Economist Nouriel Roubini is one of a growing chorus of pundits to predict that China’s currency, the renminbi, is bound to supplant the dollar. Asia-phile Jim Rogers says he buys the currenncy every chance he gets, though opportunities are rare given Chinese capital controls. Now BusinessWeek has joined the bandwagon.
Meanwhile, the enthusiasm over China’s currency dovetails nicely with the growing belief that the era of US political and economic dominance is finished, and that the US dollar will go down with it.
Over at FT’s Dragongbeat blog, Arthur Kroeber cries hogwash, arguing that the renminbi is nowhere near ready to supplant the dollar, let alone become a secondary reserve currency, a la the Japanese Yen.
He makes several points:
First, China has to make its currency become an international medium of exchange (like the Swiss Franc or the Singapore Dollar), something that will likely happen over time, but hasn’t happened yet. The Chinese government may facilitate this by establishing currency swap lines with other countries — so that transactions don’t have to take place in a third party currency — but while $100 billion of these agreements have been made, putting them actually into practice is a different story.
Next, China would have to get real about liberalizing its capital controls. Even Jim Rogers would admit this.
For the renminbi to become a vehicle for reserve holdings, foreigners must be able to invest freely in onshore renminbi financial assets (stocks, bonds and bank deposits), and freely repatriate both their earnings and their capital. For foreign investors to want to hold renminbi assets on a large scale, they must be convinced that China’s financial markets are trustworthy and not rigged.
For the renminbi to become even a secondary reserve currency, it must therefore fully liberalise its capital account and set up reliable financial markets that are reasonably free of government interference. Technical difficulties aside, this will require a significant retreat from the current state-dominated model of credit allocation – and this cannot happen quickly.
Finally, he notes, America’s biggest perceived weakness is actually its strength:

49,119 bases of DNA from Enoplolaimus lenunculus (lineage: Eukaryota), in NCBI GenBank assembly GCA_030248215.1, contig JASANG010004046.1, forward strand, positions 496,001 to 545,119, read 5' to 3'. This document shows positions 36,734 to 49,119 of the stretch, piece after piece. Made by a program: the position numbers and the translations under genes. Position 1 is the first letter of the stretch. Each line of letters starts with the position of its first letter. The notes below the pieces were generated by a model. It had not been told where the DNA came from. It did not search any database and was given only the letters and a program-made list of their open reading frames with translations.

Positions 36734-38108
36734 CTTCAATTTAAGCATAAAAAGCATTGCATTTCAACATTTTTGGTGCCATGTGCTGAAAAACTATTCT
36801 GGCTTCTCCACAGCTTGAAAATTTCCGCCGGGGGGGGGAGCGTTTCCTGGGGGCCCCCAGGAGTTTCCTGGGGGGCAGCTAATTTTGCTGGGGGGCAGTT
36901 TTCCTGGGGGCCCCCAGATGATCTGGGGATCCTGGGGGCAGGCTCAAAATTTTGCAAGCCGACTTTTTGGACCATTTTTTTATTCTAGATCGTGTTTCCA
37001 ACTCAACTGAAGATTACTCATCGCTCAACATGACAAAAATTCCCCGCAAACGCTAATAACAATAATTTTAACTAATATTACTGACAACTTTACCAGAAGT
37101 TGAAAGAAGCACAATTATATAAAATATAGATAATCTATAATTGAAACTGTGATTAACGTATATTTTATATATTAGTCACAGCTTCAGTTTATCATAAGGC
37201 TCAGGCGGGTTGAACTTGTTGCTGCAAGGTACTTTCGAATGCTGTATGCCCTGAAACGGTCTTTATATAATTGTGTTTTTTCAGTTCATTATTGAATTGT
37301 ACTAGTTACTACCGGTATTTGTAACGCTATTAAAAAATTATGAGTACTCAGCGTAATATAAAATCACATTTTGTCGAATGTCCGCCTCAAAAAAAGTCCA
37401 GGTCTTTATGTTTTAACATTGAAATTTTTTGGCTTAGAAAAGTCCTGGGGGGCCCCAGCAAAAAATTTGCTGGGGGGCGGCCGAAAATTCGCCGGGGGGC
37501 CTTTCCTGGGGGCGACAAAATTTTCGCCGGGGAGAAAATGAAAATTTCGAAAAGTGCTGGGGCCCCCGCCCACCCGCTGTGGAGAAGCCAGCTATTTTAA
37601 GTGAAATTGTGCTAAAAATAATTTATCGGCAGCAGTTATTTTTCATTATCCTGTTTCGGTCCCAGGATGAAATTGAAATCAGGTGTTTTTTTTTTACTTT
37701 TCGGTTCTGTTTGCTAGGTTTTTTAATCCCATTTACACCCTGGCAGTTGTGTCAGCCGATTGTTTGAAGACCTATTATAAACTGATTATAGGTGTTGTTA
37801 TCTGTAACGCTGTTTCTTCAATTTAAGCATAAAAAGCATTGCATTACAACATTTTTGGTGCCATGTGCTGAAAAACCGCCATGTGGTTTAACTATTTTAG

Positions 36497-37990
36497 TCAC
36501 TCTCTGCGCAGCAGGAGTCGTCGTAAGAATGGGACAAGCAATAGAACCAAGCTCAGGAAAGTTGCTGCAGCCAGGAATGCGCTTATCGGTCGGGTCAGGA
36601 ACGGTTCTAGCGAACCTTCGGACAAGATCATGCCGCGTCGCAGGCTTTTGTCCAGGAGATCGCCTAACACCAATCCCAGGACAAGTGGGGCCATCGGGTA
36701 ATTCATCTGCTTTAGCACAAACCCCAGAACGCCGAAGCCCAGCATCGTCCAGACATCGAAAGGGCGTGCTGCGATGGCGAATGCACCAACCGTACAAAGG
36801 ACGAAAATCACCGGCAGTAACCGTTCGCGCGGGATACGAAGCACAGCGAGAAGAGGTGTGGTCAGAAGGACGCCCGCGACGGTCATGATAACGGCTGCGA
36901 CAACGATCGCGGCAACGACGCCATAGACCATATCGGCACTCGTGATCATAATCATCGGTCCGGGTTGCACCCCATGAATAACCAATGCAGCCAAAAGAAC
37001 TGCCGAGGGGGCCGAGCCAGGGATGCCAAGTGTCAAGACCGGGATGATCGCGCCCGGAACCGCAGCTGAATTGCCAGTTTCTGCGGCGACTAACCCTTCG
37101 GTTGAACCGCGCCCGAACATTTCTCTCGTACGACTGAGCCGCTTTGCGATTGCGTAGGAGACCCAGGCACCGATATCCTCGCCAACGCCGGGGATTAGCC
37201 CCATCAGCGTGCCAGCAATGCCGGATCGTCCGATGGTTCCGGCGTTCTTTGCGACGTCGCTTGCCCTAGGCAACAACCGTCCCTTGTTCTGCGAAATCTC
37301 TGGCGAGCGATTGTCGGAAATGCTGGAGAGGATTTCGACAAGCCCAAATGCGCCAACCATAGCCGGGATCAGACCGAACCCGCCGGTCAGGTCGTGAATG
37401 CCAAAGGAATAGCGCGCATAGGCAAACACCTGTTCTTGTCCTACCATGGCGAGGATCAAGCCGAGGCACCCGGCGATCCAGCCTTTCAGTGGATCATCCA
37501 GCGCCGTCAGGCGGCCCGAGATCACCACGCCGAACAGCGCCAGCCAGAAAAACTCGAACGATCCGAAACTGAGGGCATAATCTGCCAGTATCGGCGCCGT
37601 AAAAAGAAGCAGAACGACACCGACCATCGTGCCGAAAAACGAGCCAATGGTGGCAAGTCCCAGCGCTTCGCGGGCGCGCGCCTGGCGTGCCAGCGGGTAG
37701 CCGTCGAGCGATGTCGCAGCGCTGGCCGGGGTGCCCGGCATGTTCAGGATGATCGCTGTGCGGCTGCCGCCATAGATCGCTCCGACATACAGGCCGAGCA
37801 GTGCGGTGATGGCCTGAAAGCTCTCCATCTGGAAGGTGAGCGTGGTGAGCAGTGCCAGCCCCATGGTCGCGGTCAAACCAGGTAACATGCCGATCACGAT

It boils down to this: in a fiat currency world (unlike the gold- and quasi-gold standards that prevailed until 1971), the dominant reserve currency nation must be a net debtor, not a net creditor.
This is because the principal reserve asset is the debt securities of the reserve nation. Other countries must have current-account surpluses that they can invest in those debt securities, so the reserve nation itself must run a current-account deficit. (The problem of recent years was not that the US ran a current-account deficit, but simply that the deficit grew too large – nearly 7 per cent of GDP rather than the sustainable 1 per cent of GDP or so.)
So if China wants the renminbi to become the world’s main reserve currency, one condition is clear: it must abandon mercantilism and start running a current account deficit. Until it is willing to satisfy that condition, all talk about the future dominance of the renminbi is the purest hot air.
To some extent, this paradoxical condition, by which the reserve currency belongs to the world’s biggest debtor is implied in China’s so-called “dollar trap.” Part of the reason China msut continue to recycle its money into dollars, is because no other currency or debt market is large enough for China to enter without causing significant disruption to it. The US debt market — simply by virtue of it being so large — is perfect for all kinds of players to enter without fear that their actions will cause too many waves.